Still pondering Europe in the run-up to the EU referendum, I came across an interesting essay (my added italics):
The history of multinational ventures in Europe is not a good one. Over four hundred years, the Habsburg Empire was unable to cement a workable enterprise. It only held together in the nineteenth century by striking bargains between the various national groups and by keeping them all, in the words of one Austrian prime minister, ‘in a condition of even and well-modulated discontent’. It is the same in the European Union today. The European Council brokers between national governments. ‘European policy’ is not European at all, but an amalgam and compromise between contending national policies.
The Habsburg Empire was not alone in being divided by local identities. Before Bismarck, the German lands were split between states with their own different political complexions, religious affiliations and regional allegiances. They were successfully brought together after 1870 because a larger pan-German sense of belonging had taken root, having been actively promoted in literature, folklore collections, and high scholarship. In the German lands, poets, historians and lexicographers made political union possible.
France went down a different route in the nineteenth century. At its start, less than a half of France’s population spoke the French language. The Marseillaise, sung in 1792 by volunteers from the Provençal south, was incomprehensible to most Parisians. Over the course of the century, the French state made a nation of Frenchmen—coercing a sense of national belonging and a single language through the schoolroom, bureaucracy and army. A similar pattern of cultural impressment took place in nineteenth-century Bohemia. Peasants from Moravia and Austrian Silesia were made into Czechs.
A political union will only prosper if its peoples feel some sense of common belonging that makes them willing to make sacrifices for one another.
In 1800, less than a half of France’s population spoke the French language? I knew that there were several fringe languages, but I thought that the French had all been speaking French for ages. Not so. I dug up an historical map of French languages:
The medieval Italian poet Dante, in his Latin De vulgari eloquentia, classified the Romance languages into three groups by their respective words for “yes”: Nam alii oc, alii si, alii vero dicunt oil, “For some say oc, others say si, others say oïl”. The oïl languages – from Latin hoc ille, “that is it” – occupied northern France, the oc languages – from Latin hoc, “that” – southern France, and the si languages – from Latin sic, “thus” – the Italian and Iberian peninsulas.
“Oïl” is the French oui.
I suspect that nations are largely defined by their languages. A language is a shared possession, perhaps much more than the land itself. And it’s easier to get along with – and do business with – someone who speaks your own language; much harder with someone who doesn’t. So it’s easy for the English to get along with Americans, Canadians, Australians, and New Zealanders in the Anglosphere, because regardless of all other differences they at least all speak the same language.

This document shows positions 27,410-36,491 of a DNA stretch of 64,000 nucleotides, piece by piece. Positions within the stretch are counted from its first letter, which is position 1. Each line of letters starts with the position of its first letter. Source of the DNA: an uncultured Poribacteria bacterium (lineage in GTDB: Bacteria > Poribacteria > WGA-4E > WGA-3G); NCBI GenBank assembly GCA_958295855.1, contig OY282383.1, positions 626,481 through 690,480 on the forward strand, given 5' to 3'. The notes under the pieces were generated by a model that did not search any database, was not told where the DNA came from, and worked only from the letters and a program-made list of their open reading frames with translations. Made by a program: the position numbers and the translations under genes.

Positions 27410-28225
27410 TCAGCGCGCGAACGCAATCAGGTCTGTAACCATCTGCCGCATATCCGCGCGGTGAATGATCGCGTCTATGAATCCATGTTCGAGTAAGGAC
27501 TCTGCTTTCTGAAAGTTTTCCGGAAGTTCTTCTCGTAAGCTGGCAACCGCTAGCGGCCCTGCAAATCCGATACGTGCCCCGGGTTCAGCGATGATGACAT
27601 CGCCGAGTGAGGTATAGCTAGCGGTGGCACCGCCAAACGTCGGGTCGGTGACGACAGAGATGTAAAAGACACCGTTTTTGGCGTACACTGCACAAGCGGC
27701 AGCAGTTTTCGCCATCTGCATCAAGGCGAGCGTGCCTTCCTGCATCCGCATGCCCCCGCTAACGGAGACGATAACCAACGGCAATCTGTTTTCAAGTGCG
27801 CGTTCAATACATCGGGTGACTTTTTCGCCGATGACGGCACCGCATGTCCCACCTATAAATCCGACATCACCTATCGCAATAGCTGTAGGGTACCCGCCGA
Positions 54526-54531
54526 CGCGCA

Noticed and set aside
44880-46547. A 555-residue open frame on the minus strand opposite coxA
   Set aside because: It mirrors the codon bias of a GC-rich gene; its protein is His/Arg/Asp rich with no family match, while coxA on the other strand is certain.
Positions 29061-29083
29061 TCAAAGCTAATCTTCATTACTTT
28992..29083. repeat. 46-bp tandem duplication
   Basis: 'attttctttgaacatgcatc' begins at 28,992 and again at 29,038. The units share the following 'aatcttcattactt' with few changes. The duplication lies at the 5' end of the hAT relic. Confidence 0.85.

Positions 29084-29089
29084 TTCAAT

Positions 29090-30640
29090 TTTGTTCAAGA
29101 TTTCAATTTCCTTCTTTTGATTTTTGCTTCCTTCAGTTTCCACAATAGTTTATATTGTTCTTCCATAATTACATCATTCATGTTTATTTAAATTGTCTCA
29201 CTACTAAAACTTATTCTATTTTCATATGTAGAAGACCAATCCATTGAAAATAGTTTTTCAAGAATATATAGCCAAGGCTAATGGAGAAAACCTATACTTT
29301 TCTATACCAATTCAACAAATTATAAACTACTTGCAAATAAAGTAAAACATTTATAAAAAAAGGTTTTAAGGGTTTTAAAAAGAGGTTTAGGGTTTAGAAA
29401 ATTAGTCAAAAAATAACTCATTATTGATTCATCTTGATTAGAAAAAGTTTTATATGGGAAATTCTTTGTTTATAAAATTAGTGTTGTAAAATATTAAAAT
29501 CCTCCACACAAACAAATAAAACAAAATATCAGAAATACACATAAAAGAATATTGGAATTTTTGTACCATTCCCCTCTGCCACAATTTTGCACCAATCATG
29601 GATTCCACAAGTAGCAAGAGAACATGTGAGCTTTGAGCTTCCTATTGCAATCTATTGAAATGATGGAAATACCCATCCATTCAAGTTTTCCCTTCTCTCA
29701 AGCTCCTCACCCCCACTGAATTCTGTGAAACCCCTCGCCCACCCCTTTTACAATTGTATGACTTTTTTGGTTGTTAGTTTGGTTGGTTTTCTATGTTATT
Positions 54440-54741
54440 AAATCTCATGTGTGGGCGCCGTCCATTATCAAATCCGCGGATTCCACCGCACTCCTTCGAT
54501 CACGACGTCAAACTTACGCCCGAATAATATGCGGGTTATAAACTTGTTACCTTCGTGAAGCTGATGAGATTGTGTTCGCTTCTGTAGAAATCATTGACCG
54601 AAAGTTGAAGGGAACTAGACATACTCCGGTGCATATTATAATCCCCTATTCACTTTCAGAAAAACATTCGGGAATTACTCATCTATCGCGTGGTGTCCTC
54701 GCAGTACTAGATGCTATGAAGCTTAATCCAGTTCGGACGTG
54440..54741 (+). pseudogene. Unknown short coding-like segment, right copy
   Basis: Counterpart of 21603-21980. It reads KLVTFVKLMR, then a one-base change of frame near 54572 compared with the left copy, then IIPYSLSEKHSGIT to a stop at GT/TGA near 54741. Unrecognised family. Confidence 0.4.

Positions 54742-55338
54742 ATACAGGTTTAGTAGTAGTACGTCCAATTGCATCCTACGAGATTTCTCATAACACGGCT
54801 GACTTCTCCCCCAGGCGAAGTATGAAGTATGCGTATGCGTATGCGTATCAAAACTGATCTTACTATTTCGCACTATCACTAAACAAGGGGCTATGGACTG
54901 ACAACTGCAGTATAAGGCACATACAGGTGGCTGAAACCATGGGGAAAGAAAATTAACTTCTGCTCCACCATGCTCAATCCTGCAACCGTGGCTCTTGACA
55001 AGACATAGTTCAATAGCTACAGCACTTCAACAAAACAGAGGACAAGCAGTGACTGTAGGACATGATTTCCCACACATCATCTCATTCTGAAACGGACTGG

If there’s resistance in Britain to immigration, it’s probably largely because the immigrants very often can’t speak English, and this creates an impediment. If they all arrived speaking impeccable English, they’d probably be welcomed as brothers and sisters. And I suspect the same is true elsewhere in Europe (with English replaced by whatever national language applies).
And English seems to have recently become the principal language of international discourse – which used to be French. I’m not sure why this is, but it probably firstly reflects the fact that English was spoken throughout the extensive British empire, and secondly it is also the principal language of the USA. I sometimes wonder if there has been a further push given by the fact that most computer languages (Basic, Fortran, Java, etc) are based upon English ( e.g. If… Then.. Else… statements) and anyone learning them is in effect learning a little English.
When I worked in the 1980s in France for a French company with branches in several different European countries, the “company language” was English, and everyone spoke English, even though we were on the outskirts of Paris. And when I spent a lot of time in Spain, I was speaking English 99% of the time, because mi amiga spoke perfect English.
I sometimes wonder what any future “world language” might be. If the present ubiquity of English is a consequence of the political power first of Britain and now of America, then the eclipse of that power might well see the rise of another language – like Mandarin Chinese.
And I sometimes wonder what language they speak at G8 conferences. You sometimes see Angela Merkel and Francois Hollande talking with David Cameron, but never hear what they’re saying. Do they speak in English? Or French? Or German? Or do they all have interpreters standing in the background? Or are they just pretending to talk?
Anyway, here’s part of the postal ballot that British voters have been given, which very
helpfully shows them where to place their cross.